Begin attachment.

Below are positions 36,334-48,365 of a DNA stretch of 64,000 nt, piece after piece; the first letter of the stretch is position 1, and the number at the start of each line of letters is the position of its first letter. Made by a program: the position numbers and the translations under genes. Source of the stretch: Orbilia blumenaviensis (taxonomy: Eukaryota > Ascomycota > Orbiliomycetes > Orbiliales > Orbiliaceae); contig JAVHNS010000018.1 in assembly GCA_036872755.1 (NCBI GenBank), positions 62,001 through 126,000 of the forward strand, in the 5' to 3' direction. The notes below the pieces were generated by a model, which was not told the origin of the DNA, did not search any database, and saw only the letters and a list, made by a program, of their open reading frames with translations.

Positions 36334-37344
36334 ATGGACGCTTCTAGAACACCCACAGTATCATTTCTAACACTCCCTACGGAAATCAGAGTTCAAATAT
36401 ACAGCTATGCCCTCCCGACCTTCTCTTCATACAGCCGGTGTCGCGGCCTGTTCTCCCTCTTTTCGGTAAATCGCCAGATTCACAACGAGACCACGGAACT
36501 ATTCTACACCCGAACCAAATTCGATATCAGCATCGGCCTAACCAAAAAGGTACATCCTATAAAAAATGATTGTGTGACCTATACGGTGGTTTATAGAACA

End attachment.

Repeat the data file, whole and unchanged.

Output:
Below are positions 36,334-48,365 of a DNA stretch of 64,000 nt, piece after piece; the first letter of the stretch is position 1, and the number at the start of each line of letters is the position of its first letter. Made by a program: the position numbers and the translations under genes. Source of the stretch: Orbilia blumenaviensis (taxonomy: Eukaryota > Ascomycota > Orbiliomycetes > Orbiliales > Orbiliaceae); contig JAVHNS010000018.1 in assembly GCA_036872755.1 (NCBI GenBank), positions 62,001 through 126,000 of the forward strand, in the 5' to 3' direction. The notes below the pieces were generated by a model, which was not told the origin of the DNA, did not search any database, and saw only the letters and a list, made by a program, of their open reading frames with translations.

Positions 36334-37344
36334 ATGGACGCTTCTAGAACACCCACAGTATCATTTCTAACACTCCCTACGGAAATCAGAGTTCAAATAT
36401 ACAGCTATGCCCTCCCGACCTTCTCTTCATACAGCCGGTGTCGCGGCCTGTTCTCCCTCTTTTCGGTAAATCGCCAGATTCACAACGAGACCACGGAACT
36501 ATTCTACACCCGAACCAAATTCGATATCAGCATCGGCCTAACCAAAAAGGTACATCCTATAAAAAATGATTGTGTGACCTATACGGTGGTTTATAGAACA